Blog

These blog posts offer an insight into some of the projects that we’ve supported and how the British Council works with literature, including interviews with writers, diaries from international visits, and reflections on completed or on-going projects. The opinions expressed in the blog are those of the authors.

ColabNowNow, Mozambique, Oct. 2018

| by Tanya Chitunhu

Poet Tanya Chitunhu blogs about her experiences as one of the digital creatives who took part in the second edition of the ColabNowNow residency hosted by Maputo Fast Forward in Mozambique.

OPEN CALL: Opportunity to Host Poets from Southern Africa

| by Joe White

We are looking for UK poetry and literature organisations to design and run a short networking visit by four poets from Zimbabwe, Zambia, Botswana and Mozambique to the UK in early 2019.

Indonesia Rights Forum

Join us for a half-day seminar on buying and selling rights to Indonesia

Majaaz Poetry Translation Workshop, Tunisia, Sept. 2018

| by Martha Sprackland

Poet and editor Martha Sprackland writes about her experiences at the Majaaz Poetry Translation Workshop in Tunsia last month. The workshop, run in collaboration with Modern Poetry in Translation magazine, brought together 5 young British poets, and 10 young poets from across the Maghreb, to translate each other’s work at a residential workshop at Villa Ma’amoura, Nabul, Tunisia.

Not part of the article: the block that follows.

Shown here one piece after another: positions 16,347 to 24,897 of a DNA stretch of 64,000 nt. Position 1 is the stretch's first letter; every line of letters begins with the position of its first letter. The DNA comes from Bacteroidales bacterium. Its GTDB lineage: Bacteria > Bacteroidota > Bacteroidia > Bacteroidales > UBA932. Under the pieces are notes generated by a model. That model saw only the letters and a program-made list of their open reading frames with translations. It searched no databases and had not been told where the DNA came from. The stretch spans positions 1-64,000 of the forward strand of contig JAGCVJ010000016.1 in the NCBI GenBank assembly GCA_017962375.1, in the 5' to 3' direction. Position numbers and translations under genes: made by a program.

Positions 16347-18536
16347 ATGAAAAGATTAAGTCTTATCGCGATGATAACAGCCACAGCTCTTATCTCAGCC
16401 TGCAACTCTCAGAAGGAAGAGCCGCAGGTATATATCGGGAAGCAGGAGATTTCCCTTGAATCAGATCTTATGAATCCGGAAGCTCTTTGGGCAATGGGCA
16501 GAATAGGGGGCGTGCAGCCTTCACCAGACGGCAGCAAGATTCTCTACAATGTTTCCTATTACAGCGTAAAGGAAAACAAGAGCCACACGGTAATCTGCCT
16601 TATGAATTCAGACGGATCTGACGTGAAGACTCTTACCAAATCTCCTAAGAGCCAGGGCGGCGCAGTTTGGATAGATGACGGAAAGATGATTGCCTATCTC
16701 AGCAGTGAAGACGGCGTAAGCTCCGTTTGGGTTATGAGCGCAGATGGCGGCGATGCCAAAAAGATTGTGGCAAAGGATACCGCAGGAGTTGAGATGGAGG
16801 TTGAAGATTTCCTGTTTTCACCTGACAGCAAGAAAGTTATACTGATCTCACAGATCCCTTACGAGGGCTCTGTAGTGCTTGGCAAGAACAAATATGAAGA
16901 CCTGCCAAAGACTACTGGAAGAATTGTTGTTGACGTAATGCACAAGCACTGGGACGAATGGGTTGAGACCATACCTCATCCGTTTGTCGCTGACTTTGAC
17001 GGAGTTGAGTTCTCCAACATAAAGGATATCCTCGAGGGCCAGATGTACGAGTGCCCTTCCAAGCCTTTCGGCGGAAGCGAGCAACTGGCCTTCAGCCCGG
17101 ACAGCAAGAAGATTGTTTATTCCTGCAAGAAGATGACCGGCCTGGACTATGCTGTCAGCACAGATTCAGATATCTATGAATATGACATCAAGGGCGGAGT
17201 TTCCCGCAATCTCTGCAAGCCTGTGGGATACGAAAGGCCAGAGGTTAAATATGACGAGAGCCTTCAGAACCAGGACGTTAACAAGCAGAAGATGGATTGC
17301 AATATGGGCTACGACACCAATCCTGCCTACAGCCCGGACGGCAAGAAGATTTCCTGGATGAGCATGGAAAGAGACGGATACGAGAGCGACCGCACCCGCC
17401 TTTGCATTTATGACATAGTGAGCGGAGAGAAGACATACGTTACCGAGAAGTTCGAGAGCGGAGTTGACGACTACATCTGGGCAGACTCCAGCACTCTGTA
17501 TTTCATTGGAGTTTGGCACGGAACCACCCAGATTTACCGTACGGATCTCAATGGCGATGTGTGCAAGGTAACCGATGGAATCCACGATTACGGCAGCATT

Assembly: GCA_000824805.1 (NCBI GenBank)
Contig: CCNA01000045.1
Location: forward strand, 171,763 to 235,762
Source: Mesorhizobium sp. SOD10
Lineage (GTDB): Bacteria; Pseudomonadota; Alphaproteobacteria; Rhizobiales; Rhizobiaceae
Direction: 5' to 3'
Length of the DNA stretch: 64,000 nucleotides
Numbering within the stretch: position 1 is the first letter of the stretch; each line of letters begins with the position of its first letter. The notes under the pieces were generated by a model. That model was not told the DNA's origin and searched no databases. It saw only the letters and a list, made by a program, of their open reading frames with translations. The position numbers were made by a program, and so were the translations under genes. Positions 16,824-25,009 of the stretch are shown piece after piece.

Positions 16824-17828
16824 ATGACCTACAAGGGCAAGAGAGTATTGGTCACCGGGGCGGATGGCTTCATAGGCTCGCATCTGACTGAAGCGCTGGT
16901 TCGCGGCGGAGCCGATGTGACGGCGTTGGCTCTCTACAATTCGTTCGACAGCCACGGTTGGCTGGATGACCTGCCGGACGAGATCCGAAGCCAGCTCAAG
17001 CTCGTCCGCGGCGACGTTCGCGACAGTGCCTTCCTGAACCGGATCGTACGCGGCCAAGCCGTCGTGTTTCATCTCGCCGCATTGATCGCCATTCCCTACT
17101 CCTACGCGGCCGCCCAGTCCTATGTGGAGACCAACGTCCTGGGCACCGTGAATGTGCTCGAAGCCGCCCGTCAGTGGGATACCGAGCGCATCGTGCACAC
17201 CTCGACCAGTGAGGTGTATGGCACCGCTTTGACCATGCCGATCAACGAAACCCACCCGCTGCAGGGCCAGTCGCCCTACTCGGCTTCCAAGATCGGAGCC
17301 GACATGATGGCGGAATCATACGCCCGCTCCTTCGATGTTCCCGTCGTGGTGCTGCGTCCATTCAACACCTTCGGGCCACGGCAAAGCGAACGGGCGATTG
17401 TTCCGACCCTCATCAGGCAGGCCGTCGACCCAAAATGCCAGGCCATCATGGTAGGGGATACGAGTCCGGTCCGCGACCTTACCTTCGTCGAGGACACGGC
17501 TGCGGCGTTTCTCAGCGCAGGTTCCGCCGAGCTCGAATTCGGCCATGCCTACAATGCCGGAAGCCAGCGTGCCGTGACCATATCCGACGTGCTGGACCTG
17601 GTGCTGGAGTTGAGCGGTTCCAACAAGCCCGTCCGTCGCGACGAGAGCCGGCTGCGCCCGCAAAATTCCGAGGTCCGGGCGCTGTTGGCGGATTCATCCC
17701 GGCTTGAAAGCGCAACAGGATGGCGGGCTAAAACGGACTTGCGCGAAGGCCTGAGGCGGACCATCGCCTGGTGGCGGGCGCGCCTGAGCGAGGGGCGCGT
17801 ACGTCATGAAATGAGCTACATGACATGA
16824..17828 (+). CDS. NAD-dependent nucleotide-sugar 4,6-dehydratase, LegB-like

Unwritten Poems – whose voice am I hearing?

| by Eleanor Turney

Vladimir Lucien, one of the poets involved in the Unwritten Poems project, talks about finding a human story to tell, his fascination with the weather and the nature of Caribbean participation in European wars

Unwritten Poems – telling new stories

| by Eleanor Turney

Kat Francois, one of the poets involved in the Unwritten Poems project, talks multi-cultural history, looking to the past to help the future, and telling black stories.

Unwritten Poems – "there are more stories to tell"

| by Eleanor Turney

Jay John talks to Eleanor Turney about the erasure of West Indian contributions to World War One, the importance of telling untold stories and how the global narrative had shifted since 1918